To educate and increase the public understanding and appreciation of contemporary art through exhibitions, mentorship, and public presentations.
To support and encourage experimentation, presentation and dissemination of contemporary art that engages artists and the community.
To provide a forum through special projects and a wide range of disciplines and media that fosters discussion, awareness, and understanding of contemporary art within our community.
To strongly support emerging artists within this framework.
Arnica’s board is made up of working artists, alumni, fine arts students and faculty of Thompson Rivers University and usually meets once a month.
The AGM is held in March/April. Other general membership meetings might be called if interest warrants.
Arnica operates with the financial support of the Province of BC Community Gaming Grant and project grants from the BC Arts Council, City of Kamloops, Canada Council for the Arts, business and personal donations, and several other sources. We also acknowledge the many dedicated volunteers who offer their time, expertise and ideas.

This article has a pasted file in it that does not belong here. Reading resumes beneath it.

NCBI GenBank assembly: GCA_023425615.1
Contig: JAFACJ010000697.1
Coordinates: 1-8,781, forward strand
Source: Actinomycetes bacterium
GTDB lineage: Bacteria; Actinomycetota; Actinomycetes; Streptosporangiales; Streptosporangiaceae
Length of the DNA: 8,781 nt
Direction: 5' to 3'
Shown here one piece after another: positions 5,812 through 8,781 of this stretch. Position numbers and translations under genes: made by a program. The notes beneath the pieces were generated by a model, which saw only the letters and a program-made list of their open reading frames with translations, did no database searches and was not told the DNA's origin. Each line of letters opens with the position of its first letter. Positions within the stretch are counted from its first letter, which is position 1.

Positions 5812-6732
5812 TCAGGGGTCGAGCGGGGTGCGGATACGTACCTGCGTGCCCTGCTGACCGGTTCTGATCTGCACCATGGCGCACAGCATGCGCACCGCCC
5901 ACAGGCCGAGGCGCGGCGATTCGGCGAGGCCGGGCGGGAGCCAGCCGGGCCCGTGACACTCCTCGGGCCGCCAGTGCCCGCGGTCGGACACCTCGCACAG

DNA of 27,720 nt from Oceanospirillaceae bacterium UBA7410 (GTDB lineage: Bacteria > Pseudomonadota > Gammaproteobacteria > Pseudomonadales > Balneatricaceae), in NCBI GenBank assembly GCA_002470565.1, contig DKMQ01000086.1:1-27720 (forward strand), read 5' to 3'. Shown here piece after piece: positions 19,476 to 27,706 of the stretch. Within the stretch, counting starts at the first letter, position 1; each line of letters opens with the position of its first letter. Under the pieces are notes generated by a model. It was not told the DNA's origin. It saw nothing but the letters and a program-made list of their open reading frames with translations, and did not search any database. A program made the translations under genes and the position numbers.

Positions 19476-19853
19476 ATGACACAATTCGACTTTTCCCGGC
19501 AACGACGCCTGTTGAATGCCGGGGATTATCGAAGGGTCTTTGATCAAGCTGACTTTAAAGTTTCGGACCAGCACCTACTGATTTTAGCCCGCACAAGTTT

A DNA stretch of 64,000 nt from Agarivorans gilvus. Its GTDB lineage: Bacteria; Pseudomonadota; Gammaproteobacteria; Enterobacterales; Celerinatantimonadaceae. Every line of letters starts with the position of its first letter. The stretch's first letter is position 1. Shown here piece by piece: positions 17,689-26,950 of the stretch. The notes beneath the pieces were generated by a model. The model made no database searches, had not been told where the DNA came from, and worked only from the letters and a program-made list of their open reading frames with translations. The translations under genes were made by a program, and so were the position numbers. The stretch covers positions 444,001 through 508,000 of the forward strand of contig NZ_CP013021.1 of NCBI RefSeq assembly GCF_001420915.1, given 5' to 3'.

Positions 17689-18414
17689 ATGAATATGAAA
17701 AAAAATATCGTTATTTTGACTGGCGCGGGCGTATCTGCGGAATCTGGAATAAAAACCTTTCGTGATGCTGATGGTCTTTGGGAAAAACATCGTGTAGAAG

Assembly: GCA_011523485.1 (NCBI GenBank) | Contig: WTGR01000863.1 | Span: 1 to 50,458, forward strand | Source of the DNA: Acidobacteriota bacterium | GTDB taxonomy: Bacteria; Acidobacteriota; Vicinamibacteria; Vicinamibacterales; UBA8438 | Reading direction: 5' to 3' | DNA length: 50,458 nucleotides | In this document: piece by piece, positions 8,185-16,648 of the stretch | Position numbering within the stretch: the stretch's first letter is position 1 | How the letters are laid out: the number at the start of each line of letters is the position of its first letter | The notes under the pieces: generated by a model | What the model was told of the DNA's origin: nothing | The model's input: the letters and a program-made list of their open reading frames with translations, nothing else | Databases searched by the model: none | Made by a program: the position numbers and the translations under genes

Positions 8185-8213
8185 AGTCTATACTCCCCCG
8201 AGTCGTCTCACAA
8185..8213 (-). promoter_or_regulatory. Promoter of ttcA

Artist Run Centres (ARCs) emerged in the early 1970’s in several Canadian cities.
These venues developed as a response to a lack of appropriate exhibition spaces for artists whose priorities were non-commercial, and were considered too early in their careers to exhibit in institutional or public galleries.
ARCs are not-for-profit societies and are often charitable organizations. They are typically managed by one or more staff and have a Board of Directors comprised mainly of practicing artists. Those ARCs that formed in the 1970’s have access to an operating grant from Canada Council specific to Artist Run Centres. However, this grant is finite, so ARCs that formed in the 1990’s or later survive through application to project grant after project grant.
The underlying premise of Artist-Run Centres is that artists are given creative control of their work rather than being constrained by the demands of the commercial market. Therefore, the work tends to be more experimental and diverse.
Visitors often find the work they encounter in ARCs to be outside the conventional definitions of what art can and should be.